Gregor Paul is the Herald on Sunday's rugby writer

Rugby: Blues back on the right track

Blues 24 Jaguares 16
Ihaia West got on the scoreboard against the Jaguares. Photo / Getty Images
Ihaia West got on the scoreboard against the Jaguares. Photo / Getty Images

The toss can be argued later as to whether this was an away victory. The only bit the Blues need to care about at the moment is that it was a victory.

As always, there was plenty of room for improvement in their performance as they had long periods when they looked laboured, clunky and reactive. But for an equal amount of time they played well enough.

They certainly showed patience and resilience to get themselves into the game after being spectators for the first 40 minutes. They better protected possession, used it more wisely and increased their urgency and accuracy around the tackled ball - all of which gave them more flow and potency and enabled they to slowly crank the handle and get on top of a Jaguares team that weren't keen on letting things go easily.

Obviously it would be nice if the clock could be wound back and the Blues returned to being Super Rugby's great adventurers and entertainers - slicing and dicing new boys and making Auckland a miserable place to visit. But the reality for this current team is that they have to graft and grind, dig deep and throw everything they have to squeeze past teams such as the Jaguares.

The important thing - serving as evidence they are learning and improving - is they did squeeze past the Jaguares. A year ago, the Blues wouldn't have got there. In fact, even in their last game against the Reds, they didn't get there.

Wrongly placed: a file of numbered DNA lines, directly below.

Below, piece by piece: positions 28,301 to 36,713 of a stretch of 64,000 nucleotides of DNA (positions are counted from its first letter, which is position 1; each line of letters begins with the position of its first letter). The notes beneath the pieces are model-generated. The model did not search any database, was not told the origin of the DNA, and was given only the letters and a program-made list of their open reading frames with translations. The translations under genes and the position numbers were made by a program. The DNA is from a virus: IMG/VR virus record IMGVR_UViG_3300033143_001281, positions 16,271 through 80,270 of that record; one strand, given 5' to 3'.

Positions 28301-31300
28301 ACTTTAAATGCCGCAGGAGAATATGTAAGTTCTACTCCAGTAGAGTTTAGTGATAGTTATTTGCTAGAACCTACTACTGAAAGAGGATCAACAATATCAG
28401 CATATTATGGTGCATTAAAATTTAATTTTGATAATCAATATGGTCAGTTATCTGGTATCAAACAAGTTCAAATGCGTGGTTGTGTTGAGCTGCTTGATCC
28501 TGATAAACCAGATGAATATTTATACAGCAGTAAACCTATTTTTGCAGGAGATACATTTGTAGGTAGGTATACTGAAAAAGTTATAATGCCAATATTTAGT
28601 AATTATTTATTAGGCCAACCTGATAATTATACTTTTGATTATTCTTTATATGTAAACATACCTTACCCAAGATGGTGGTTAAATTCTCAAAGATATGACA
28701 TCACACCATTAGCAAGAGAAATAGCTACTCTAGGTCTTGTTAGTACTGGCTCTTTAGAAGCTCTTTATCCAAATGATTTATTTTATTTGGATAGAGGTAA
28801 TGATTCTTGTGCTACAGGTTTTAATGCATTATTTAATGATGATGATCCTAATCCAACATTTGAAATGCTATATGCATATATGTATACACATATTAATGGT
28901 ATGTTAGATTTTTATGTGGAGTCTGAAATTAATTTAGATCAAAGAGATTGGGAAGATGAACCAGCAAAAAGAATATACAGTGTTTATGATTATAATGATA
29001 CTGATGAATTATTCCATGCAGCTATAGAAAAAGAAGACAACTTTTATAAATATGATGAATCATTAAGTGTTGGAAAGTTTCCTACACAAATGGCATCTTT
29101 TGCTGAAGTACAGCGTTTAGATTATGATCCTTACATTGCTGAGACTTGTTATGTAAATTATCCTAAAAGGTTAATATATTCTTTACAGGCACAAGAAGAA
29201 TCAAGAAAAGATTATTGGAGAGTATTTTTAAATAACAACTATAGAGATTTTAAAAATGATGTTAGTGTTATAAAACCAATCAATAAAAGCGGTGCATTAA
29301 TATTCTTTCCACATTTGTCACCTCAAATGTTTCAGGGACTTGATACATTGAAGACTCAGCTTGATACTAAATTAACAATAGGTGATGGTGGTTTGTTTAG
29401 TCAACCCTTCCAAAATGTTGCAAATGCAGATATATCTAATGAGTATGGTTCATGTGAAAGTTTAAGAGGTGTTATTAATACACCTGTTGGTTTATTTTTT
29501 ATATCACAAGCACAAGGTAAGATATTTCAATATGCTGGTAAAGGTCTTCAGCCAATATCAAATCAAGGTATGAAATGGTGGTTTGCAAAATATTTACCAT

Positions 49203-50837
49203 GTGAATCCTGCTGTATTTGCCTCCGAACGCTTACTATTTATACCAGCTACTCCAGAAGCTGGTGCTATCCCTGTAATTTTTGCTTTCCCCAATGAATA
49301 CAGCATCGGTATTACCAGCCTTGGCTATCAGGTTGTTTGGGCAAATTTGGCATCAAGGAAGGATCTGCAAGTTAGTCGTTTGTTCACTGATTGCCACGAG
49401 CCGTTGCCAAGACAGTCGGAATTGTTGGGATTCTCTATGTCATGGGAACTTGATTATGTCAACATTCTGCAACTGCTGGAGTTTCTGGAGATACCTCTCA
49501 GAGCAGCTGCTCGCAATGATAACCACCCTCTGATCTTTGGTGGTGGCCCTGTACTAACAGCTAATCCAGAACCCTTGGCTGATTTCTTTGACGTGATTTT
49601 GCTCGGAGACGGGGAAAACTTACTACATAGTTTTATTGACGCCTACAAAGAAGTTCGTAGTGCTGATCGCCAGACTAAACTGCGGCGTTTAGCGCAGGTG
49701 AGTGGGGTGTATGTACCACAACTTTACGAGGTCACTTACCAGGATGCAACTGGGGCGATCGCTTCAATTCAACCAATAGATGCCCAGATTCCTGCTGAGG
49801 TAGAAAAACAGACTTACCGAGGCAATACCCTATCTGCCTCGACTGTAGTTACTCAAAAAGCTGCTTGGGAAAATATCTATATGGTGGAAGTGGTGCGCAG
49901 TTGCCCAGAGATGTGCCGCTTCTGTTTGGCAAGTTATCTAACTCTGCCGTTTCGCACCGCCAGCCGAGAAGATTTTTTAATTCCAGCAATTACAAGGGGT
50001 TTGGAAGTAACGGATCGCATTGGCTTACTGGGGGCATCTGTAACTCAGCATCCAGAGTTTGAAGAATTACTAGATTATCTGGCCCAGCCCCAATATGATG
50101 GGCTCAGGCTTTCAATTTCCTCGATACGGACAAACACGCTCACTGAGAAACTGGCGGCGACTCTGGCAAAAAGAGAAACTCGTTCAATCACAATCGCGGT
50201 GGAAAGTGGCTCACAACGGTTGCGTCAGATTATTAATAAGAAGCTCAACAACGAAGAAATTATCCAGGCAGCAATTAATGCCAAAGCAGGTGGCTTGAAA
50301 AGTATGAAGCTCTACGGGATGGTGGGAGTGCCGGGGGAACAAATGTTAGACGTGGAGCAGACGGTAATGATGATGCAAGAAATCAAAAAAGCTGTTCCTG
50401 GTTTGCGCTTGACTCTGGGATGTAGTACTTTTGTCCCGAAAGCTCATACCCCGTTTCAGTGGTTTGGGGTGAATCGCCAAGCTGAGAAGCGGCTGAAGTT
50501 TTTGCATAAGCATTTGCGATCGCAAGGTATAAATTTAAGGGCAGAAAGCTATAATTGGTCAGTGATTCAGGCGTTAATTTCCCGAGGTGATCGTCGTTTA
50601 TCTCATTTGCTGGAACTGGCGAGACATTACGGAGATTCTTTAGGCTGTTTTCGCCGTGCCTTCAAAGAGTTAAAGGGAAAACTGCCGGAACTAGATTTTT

Leading the way once again was Charlie Faumuina, whose refusal to go down at the first tackle was enormous. He fought for yards that became crucial, as did Patrick Tuipulotu whose presence around the fringes was considerable.

Steven Luatua had another strong game. His workrate is noticeably higher than it has been in previous seasons and, while he was a bit erratic and never quite managed to break free the way everyone would have liked, Rene Ranger made some telling micro contributions.

As did Akira Ioane, whose willingness and hunger to get his hands on the ball sapped the energy of his opponents and probably drove home to them mentally that they weren't going to be able to win.

What the victory provided for the Blues, other than the much-needed competition points, was a launch-pad for the rest of the season. It will have given them reassurance that, if they stick to their plan, trust it and stay composed, they can stay in any contest.

In other words, it will have given them an element of confidence that they don't have to fall apart if things don't initially go their way.

What needs to come next is an improvement in the accuracy and the duration of that accuracy. For the first half hour, they were too loose with the ball. They coughed up too much in contact. Basic ball protection didn't happen. It no doubt had much to do with the players having a mindset that they want to offload out of the tackle, but they also made too many poor decisions about what to do with it.

Against better sides, they won't be able to fight their way back to victory if they play for only 50 minutes.

On what the Blues have produced so far this season, it's fair to say they aren't as well structured, incisive or direct as the other four New Zealand teams, but they are at least more of a unit than they were last year.

Blues 24 (S. Luatua, I. West tries; I. West cons, 4 pens)
Jaguares 16
(G. Bertranou try; S. Iglesias 3 pens; N. Sanchez cons)

- NZ Herald

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